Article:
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Synergy and "total market experience": Londell McMillan's Source brings concert to Barclays Center, expo to Brooklyn Cultural District

It's another sign hip-hop has come of age, or maybe just another confirmation this once-outsider strain of culture is very much part of the cultural and business world.

And it's very much a sign that one Atlantic Yards investor is reaping some synergies.

As noted by SOURCE360, which is celebrating its 25th anniversary:
The Northstar Group–home to The Source Magazine and Jones Magazine–is thrilled to announce the first annual SOURCE360 Concert, taking place this year on September 20th at The Cushman & Wakefield Theater at Barclays Center in Brooklyn, New York City.
The official concert line-up features some of the most prominent members of Hip-Hop culture, ranging from some of the best groups Hip-Hop has had to offer over the past two decades, to leaders of the current wave of independent and young, fresh artists.
The concert is a part of a three-day total market expo, conference, and festival dubbed SOURCE360 being held in the Brooklyn Cultural District. The event celebrates the proliferation of hip-hop in every aspect of popular culture.
Performers include the Wu-Tang Clan, The Diplomats, and Lil’ Kim

The SOURCE360 Music, Art & Culture Expo,  according to a press release, will include trade shows, concerts and panels, centered around the digital, tech, gaming, sports, art, music and fashion worlds:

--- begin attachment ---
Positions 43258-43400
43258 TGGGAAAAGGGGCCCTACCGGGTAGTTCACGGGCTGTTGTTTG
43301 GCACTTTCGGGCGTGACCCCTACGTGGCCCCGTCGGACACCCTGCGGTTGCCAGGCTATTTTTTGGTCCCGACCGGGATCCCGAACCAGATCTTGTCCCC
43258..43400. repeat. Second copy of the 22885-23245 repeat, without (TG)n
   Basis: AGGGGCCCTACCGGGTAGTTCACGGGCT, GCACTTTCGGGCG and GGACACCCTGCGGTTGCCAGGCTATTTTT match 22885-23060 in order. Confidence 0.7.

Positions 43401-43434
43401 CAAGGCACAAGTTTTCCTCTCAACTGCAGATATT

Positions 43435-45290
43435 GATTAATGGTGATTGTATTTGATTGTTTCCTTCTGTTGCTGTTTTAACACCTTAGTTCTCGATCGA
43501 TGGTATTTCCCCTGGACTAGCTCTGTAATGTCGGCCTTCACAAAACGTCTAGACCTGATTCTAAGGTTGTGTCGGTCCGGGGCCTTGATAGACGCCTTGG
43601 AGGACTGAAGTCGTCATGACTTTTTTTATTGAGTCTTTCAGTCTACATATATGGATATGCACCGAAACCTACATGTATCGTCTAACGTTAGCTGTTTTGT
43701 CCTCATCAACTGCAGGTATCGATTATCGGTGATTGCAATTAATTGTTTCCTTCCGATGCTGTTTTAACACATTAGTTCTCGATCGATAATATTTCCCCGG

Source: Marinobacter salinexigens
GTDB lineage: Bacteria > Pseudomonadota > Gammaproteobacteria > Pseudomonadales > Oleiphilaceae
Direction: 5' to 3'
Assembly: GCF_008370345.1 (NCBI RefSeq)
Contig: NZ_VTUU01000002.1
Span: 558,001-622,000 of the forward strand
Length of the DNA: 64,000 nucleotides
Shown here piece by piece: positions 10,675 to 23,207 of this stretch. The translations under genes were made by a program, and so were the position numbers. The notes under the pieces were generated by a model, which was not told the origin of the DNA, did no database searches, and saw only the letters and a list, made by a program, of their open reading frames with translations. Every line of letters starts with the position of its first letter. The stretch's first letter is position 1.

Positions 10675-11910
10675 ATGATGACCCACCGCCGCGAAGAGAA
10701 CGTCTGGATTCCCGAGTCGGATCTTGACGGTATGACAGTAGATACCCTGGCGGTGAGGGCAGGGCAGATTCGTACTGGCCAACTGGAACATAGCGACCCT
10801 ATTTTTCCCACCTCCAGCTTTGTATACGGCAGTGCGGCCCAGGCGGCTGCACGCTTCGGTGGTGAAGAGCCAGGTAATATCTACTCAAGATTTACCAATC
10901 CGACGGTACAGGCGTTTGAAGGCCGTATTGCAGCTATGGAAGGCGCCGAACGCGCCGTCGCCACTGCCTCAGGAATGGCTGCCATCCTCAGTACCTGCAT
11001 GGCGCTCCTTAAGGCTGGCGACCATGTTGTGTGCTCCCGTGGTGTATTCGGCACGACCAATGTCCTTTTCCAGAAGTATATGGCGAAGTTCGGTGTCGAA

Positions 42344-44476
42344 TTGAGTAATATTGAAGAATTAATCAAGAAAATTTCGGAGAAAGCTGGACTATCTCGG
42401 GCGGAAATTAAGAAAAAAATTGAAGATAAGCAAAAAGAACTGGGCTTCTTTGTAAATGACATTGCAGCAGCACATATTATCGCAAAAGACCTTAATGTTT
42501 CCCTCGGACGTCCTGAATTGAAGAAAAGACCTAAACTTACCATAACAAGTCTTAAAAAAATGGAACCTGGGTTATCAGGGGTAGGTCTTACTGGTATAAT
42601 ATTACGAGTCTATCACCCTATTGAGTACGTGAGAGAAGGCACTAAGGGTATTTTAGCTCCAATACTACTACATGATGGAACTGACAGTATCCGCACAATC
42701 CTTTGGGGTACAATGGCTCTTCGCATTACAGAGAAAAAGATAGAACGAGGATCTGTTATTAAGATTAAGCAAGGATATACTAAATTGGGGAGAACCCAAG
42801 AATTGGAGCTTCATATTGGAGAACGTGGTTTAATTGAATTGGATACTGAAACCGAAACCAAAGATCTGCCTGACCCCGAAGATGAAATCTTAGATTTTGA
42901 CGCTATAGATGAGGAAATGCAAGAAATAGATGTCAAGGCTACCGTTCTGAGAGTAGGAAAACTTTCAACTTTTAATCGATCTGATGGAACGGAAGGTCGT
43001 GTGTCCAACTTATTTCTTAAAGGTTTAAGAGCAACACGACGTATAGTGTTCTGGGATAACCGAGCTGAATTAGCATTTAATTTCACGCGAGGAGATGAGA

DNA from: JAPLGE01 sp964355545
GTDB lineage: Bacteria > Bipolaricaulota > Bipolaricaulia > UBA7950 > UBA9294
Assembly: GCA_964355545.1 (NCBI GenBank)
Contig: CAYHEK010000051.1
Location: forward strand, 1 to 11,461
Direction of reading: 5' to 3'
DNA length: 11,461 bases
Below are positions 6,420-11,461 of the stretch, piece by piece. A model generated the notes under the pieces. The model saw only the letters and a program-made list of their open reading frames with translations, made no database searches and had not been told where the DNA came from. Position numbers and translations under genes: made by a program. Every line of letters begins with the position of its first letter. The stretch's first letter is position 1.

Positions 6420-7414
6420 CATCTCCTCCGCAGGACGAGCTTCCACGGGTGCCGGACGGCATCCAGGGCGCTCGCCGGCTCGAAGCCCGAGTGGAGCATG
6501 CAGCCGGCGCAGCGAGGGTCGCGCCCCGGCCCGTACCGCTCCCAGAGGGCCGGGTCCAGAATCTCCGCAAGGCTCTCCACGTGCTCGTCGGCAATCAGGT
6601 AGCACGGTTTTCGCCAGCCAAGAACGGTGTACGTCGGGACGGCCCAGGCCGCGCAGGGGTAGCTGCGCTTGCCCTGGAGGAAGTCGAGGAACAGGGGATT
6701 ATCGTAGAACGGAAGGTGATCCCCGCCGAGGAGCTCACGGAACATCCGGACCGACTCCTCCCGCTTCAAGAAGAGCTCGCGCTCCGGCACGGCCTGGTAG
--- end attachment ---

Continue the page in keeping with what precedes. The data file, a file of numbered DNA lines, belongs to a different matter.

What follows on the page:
Events will take place at Brooklyn Academy of Music, The Barclays Center, Long Island University, and throughout the Brooklyn Cultural District. Industry and community leaders such as Run DMC, Wu Tang Clan, Sean “Diddy” Combs, Common, Spike Lee, Danny Simmons, MC Lyte, Brandon Martinez, Brooklyn Borough President, Eric Adams, and more are expected to participate and be in attendance. 
“This is an exciting and unprecedented opportunity to showcase how innovative and diverse Hip Hop is locally and globally," said L. Londell McMillan, Esq, owner of The Source and founder of SOURCE360. "We are honored to bring this total market experience to the community and hope that it will inspire and embolden people to innovate, network, unite and create more positive contributions to the world.”


Londell McMillan's AY backstory?

Raised in Bed-Stuy, McMillan, who owns a piece of the team and may be best known as the lawyer who liberated Prince from an unfair contract,. has played a key role in connecting some performing artists to the project and relating to the new generation of the black elite in Brooklyn.

At the 1/23/04 press conference held at the Brooklyn Academy of Music announcing the sale of the Nets to an ownership team led by Bruce Ratner, Green presented a statement linking the news to the legacy of the Brooklyn Dodgers, wherein "the historic alliance between Branch Rickey and Jackie Robinson served as a catalyst for progressive change."

He stated, under the rubric of "Breaking the Color Barrier within the suites and back offices":